Recover from Your First Semester: A Guide to Moving Forward and Finding SuccessJanuary 23rd, 2012 by admin
The first semester in college is often the hardest. After four months of adjusting, the strain of a new environment, learning style, schedule and budget, among other changes, begin to accumulate.
While the stress often shows in students’ grades, it is important that they keep in mind that a rocky start is often natural, especially for students with ADD/ADHD. With the proper changes, these students especially will be able to make the next semester a successful one.
All hope is not lost. ADD/ADHD students must understand that they can make changes in their lives. Their semester can run its course smoothly if they take the initiative and make some adjustments. Consider the following:
Start off Fresh
The last thing that students want is for their first-semester grades to haunt them. Before the new semester starts, students should clean out their desks. Removing those stacks of papers can help make room for the new course load and, most importantly, remove unnecessary clutter.
Get Course Information Early
A week or two before classes start, students should look through the syllabus. It helps to give them a sense of what they’re diving into. The purpose is for them to mentally prepare for the expectations of their new professors. Perhaps they might feel inclined to start on some reading early or plan for the first two weeks of classes.
Contacting those professors could also help students prepare. They should take this time to ask professors questions about the course load, the focus of the class, opportunities for office hours and other topics.
Plan out Your Schedule
As the new semester approaches, it is important for students with ADD/ADHD to set plans for studying and exams. Mark exam days and paper deadlines on the calendar. That way, they will have a better idea of when the workload accumulates and how long in advance they should prepare for certain assignments.
By making these plans, students are precluding themselves from procrastinating with projects as most students do. While most students ignore the assignment until the week after they first hear about it in class (often a week before its deadline), this type of planning ahead helps students avoid making mistakes now that will cost them later.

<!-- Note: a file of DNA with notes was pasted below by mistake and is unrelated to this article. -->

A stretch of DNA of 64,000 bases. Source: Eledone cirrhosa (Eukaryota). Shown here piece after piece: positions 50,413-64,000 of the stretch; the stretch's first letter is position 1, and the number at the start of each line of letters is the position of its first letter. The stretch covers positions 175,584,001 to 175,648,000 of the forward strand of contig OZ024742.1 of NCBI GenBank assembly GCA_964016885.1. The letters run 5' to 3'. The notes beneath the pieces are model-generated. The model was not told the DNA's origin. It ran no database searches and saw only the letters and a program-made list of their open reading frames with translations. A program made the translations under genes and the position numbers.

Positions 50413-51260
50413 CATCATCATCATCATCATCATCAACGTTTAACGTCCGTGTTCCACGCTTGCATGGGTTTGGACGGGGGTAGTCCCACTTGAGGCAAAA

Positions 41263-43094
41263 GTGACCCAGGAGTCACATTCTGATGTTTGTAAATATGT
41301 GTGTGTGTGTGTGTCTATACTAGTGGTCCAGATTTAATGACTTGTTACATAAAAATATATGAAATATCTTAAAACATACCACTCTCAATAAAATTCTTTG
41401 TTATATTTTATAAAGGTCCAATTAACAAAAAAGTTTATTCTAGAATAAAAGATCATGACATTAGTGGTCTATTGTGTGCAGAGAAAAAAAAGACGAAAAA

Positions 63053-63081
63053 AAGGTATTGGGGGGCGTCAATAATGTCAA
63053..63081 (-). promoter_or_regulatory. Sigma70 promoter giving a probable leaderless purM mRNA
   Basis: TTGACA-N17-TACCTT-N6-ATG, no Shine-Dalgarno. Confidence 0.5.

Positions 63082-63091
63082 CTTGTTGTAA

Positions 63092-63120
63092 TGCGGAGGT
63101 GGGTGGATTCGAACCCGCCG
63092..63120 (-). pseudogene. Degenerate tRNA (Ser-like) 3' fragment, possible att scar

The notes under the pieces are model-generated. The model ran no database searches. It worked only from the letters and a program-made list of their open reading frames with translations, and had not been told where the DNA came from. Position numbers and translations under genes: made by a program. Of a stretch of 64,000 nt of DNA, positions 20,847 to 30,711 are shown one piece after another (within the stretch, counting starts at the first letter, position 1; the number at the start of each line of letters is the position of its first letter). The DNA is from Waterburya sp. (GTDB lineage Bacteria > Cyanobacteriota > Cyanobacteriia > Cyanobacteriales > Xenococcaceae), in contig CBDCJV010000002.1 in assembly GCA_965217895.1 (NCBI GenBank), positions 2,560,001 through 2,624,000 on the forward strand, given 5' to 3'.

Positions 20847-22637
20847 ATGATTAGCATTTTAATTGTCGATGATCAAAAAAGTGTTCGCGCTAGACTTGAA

Of course, nothing works better than good, old-fashioned planning. That’s why right before classes start students should set up a study schedule for the week. Even if there’s little homework to start with, it helps students get back into the habit and gives them a chance to prepare for the following week. Taking one day to plan for the week can help students with ADD/ADHD keep themselves concentrated and motivated to complete their assignments. It’s what stops an hour-long break after class from becoming a night behind on homework and, before they know it, several nights behind on readings the week of a paper and two exams. Planning helps students maintain control of their academic lives.
By using these tips, students can begin the spring semester feeling ready for redemption. The fall is long gone and now students have a chance to start over. With a new outlook on school, they will be prepared to make that uphill climb to academic and personal success.
Carol Gignoux, M.Ed. is a well established expert within the ADHD coaching, consulting and training profession with over 35 years experience working with ADHD and over 16 years as a professional coach. Carol and her team of experts specialize in coaching adults, couples, small business owners, and entrepreneurs who want to move their businesses from being successful to extraordinary, and develop the skills and confidence to achieve better results in their academic, professional, and personal lives. Carol is currently writing her book, The Asset: Your Success Gene and the Myth of ADD.